> hundred thousand miles away and it's far too late to activate the lateral
> thrusters.

You say that like it's a bad thing.

Dover Beach

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Apr 16, 2010, 5:47:10 PM4/16/10
to
QueBarbara <que.barb...@go-awaygmail.com> wrote in
news:tofhs51istn059l8n...@4ax.com:

I love that movie. The real one, not the remake.

--
Dover

David Friedman

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Apr 16, 2010, 6:15:02 PM4/16/10
to
In article <gvjhs5l8s2ra4clet...@4ax.com>,
Peter Boulding <pjbn...@UNSPAMpboulding.co.uk> wrote:

> On Fri, 16 Apr 2010 13:43:49 -0700, David Friedman
> <dd...@daviddfriedman.nopsam.com> wrote in
> <ddfr-215E8B.1...@newsfarm.phx.highwinds-media.com>:
>
> >> If a piece of lava appears to be moving it won't hit you. If it appears to
> >> be floating in the air then its coming straight at you so start running.
>
> >Works in a zero-g environment. Not so well elsewhere.
>
> When you're heading straight for that star at 0.98C it goes on looking like
> a fixed-size bright dot right until the last moment, when you're only a few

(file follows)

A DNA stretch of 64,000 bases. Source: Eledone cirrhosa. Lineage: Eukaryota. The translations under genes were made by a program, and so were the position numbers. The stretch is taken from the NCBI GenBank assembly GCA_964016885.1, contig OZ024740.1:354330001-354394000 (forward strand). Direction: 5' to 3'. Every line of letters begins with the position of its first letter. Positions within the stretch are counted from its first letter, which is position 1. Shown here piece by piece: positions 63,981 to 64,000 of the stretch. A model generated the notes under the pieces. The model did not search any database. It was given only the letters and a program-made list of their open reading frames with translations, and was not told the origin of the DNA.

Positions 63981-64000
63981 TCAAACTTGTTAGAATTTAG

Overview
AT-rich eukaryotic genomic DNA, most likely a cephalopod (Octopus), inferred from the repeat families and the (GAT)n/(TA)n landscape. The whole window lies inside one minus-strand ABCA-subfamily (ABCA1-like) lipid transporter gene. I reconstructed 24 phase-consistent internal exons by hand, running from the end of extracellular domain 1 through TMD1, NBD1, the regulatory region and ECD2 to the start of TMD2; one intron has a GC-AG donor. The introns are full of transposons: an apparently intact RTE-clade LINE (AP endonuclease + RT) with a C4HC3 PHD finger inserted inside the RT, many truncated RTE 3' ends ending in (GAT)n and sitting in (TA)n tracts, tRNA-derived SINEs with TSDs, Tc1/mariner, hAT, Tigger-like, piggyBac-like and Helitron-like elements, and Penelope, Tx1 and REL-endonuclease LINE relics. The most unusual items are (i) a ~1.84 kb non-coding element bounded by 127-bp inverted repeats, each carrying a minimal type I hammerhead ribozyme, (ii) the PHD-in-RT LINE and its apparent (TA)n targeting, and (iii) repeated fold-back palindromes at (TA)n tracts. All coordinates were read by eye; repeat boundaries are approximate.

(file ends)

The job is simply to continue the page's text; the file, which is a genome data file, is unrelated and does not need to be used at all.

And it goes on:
> hundred thousand miles away and it's far too late to activate the lateral
> thrusters.

Why doesn't it appear to be getting larger and brighter?

Mark Steese

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Apr 16, 2010, 6:47:34 PM4/16/10
to
David Friedman <dd...@daviddfriedman.nopsam.com> wrote in
news:ddfr-5C4736.1...@newsfarm.phx.highwinds-media.com:

> In article <gvjhs5l8s2ra4clet...@4ax.com>,
> Peter Boulding <pjbn...@UNSPAMpboulding.co.uk> wrote:
>
>> On Fri, 16 Apr 2010 13:43:49 -0700, David Friedman
>> <dd...@daviddfriedman.nopsam.com> wrote in
>> <ddfr-215E8B.1...@newsfarm.phx.highwinds-media.com>:
>>
>> >> If a piece of lava appears to be moving it won't hit you. If it
>> >> appears to be floating in the air then its coming straight at you
>> >> so start running.
>>
>> >Works in a zero-g environment. Not so well elsewhere.
>>
>> When you're heading straight for that star at 0.98C it goes on
>> looking like a fixed-size bright dot right until the last moment,
>> when you're only a few hundred thousand miles away and it's far too
>> late to activate the lateral thrusters.
>